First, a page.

Plaintiffs do not clearly identify the protected liberty or fundamental right they seek to protect. Nonetheless, construing the Complaint liberally, plaintiffs appear to allege that the challenged Reinstatement Fee violates their right to drive a motor vehicle. But, the Constitution does not recognize or protect a right to drive a motor vehicle. See Miller v. Reed, 176 F.3d 1202, 1206 (9th Cir. 1999) (stating plaintiff "does not have a fundamental 'right to drive'"); Ciesielski v. Ind. BMV, No. 3:05-CV-205 RM, 2005 U.S. Dist. LEXIS 7010, at *2 (N.D. Ind. Apr. 21, 2005) (stating that a right to travel "doesn't ensure that citizens will be affording driving privileges").

         It is also possible to construe the Complaint as alleging that the actual driver's licenses are the property interest plaintiffs seek to protect. "[A] driver's license is a property interest that may not be suspended or revoked without due process." Plumer v. Maryland, 915 F.2d 927, 931 (4th Or. 1990) (citing Bell v. Burson, 402 U.S. 535 (1971)). But, even straining to read this allegation into the Complaint, the plaintiffs do not state any facts about how their licenses were suspended. So, the court has no way to determine whether the plaintiffs' property interest was taken away without due process.

         Therefore, plaintiffs do not identify a constitutionally protected liberty or fundamental right. Nor do plaintiffs allege facts sufficient to claim a violation of a property interest. Thus, plaintiffs' overall Due Process violation claim must fail.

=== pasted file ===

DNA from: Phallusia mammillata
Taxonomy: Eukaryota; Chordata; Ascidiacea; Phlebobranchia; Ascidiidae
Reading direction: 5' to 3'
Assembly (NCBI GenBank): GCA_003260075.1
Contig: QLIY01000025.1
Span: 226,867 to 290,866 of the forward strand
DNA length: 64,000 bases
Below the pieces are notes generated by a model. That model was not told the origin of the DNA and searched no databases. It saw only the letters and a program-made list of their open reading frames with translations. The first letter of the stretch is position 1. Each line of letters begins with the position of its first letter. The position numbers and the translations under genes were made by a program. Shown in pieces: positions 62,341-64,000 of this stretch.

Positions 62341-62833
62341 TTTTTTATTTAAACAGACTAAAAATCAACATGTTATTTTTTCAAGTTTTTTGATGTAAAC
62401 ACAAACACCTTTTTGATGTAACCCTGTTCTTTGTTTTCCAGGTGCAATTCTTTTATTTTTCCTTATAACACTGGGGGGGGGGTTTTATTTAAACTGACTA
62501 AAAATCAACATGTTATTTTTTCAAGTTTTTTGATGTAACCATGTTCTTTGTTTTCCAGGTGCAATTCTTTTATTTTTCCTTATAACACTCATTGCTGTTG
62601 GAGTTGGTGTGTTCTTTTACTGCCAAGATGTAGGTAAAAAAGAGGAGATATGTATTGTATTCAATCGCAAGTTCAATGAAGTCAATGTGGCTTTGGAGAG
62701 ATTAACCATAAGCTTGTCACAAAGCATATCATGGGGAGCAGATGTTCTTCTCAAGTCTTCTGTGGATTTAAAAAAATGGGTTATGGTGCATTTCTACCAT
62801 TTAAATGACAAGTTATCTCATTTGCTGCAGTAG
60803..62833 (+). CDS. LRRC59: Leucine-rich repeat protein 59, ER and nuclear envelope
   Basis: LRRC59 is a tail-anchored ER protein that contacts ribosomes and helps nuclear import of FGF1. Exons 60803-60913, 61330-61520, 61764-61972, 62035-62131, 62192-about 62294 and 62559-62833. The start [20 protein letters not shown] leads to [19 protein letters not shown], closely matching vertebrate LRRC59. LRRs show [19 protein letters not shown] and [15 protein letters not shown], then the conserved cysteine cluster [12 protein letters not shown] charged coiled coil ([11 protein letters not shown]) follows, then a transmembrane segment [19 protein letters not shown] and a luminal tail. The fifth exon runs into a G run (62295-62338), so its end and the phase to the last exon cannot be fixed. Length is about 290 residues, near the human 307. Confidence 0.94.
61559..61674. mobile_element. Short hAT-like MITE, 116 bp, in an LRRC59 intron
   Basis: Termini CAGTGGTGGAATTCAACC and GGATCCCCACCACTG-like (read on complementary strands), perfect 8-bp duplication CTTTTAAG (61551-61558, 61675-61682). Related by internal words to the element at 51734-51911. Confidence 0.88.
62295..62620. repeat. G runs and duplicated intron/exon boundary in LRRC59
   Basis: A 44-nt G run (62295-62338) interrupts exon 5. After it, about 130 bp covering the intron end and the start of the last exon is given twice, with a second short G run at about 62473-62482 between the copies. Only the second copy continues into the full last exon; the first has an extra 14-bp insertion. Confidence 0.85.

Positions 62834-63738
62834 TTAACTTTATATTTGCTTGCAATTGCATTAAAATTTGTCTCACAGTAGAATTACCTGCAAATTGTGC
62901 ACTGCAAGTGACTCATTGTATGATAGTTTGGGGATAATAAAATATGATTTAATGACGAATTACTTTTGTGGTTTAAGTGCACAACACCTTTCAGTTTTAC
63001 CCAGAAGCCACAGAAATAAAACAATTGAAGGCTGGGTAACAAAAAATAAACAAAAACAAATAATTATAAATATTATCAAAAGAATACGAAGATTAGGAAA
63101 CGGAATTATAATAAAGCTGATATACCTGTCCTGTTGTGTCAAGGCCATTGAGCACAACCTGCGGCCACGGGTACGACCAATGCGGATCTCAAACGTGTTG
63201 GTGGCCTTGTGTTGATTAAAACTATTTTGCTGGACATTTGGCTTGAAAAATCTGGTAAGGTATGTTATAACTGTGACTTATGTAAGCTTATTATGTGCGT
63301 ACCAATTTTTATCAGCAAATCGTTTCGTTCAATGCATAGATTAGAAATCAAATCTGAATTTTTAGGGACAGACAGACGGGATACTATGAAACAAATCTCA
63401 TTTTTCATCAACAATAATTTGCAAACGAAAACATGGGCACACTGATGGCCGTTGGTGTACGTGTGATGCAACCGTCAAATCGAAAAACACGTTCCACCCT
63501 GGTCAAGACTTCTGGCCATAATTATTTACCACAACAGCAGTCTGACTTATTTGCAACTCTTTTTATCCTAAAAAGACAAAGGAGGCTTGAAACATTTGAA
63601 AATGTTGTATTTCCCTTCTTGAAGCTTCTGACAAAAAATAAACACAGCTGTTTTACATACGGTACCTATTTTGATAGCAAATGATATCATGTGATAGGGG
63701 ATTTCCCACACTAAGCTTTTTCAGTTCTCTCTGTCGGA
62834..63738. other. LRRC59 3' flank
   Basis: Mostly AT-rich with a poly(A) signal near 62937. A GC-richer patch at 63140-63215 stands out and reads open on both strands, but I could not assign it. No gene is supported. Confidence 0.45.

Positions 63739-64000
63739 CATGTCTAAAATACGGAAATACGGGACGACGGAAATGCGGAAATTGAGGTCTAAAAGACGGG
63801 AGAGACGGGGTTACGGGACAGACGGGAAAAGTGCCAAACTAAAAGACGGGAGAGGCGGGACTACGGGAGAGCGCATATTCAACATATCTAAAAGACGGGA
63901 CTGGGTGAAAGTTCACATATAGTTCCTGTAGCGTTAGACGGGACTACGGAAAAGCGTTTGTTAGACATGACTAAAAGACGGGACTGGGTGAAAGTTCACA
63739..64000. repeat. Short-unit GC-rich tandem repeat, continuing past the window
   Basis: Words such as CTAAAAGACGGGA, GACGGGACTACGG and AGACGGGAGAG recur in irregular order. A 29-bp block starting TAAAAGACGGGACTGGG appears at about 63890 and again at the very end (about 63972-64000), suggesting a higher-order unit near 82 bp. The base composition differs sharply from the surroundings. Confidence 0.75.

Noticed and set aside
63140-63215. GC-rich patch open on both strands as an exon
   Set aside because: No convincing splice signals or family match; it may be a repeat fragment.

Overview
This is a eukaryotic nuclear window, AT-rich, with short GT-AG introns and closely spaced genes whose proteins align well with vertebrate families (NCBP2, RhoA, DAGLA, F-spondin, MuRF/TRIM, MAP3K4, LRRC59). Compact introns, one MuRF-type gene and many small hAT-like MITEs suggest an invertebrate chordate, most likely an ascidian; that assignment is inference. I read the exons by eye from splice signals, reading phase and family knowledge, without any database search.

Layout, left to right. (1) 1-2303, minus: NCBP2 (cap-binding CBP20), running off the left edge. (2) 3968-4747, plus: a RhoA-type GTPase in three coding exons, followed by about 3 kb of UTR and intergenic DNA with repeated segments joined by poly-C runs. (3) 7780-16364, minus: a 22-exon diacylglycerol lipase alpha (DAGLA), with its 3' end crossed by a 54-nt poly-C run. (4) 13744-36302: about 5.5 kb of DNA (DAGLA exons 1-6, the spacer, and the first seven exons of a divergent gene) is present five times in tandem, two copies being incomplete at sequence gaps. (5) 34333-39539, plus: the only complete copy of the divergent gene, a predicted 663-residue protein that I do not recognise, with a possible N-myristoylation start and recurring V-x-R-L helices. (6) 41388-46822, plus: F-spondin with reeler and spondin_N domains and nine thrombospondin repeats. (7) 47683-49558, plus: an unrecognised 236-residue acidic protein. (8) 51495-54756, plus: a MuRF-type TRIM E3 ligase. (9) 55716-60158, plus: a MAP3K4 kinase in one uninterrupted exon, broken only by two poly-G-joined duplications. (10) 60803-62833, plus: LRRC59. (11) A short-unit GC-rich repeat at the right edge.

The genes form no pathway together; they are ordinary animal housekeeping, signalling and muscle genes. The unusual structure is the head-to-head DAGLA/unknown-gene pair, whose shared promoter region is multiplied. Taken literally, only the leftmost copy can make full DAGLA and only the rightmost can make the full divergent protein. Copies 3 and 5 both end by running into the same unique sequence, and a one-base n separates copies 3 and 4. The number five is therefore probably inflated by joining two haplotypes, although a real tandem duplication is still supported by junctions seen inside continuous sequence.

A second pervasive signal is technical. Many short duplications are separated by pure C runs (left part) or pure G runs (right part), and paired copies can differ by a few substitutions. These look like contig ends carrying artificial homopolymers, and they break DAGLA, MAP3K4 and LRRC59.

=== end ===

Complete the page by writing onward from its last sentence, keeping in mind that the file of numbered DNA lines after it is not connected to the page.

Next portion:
The Fourteenth Amendment also provides that no State shall "deny to any person within its jurisdiction the equal protection of the laws." U.S. Const, amend. XIV. To state an equal protection claim, a plaintiff must plead sufficient facts to "demonstrate that he has been treated differently from others with whom he is similarly situated and that the unequal treatment was the result of intentional or purposeful discrimination." Morrison v. Garraghty, 239 F.3d 648, 654 (4th Cir. 2001).

         Plaintiffs do not allege any facts that plausibly lead to the conclusion that Holcomb imposes Reinstatement Fees on them, as poor and homeless individuals, but not others. Nor do plaintiffs allege that their Reinstatement Fees are higher because of their poor or homeless status. To the contrary, the base Reinstatement Fees are the same for everyone. See Va. Code § 46.2-411. Beyond the base Reinstatement Fees, any increase depends on the underlying reasons for which a person's license was initially suspended-regardless of income or housing status. See id.

         Nor do plaintiffs allege any facts that give rise to a plausible inference that Holcomb imposes Reinstatement Fees on them with an intent to discriminate on die poor or homeless. Thus, plaintiffs fail to allege facts sufficient to claim an Equal Protection violation.

         "To state a claim under § 1983, a plaintiff must allege two essential elements: (1) that a right secured by the Constitution or laws of die United States was violated, and (2) that the alleged violation was committed by a person acting under die color of state law." Carter v. South Carolina, No. 6:10-1761-RBH-BHH, 2010 U.S. Dist. LEXIS 78491, at *5-6 (D.S.C. July 14, 2010) (citing West v. Atkins, 487 U.S. 42, 48 (1988)) (emphasis added).

         Plaintiffs fail to allege facts sufficient to claim violations of any rights secured by die Constitution or other federal laws. So, they ...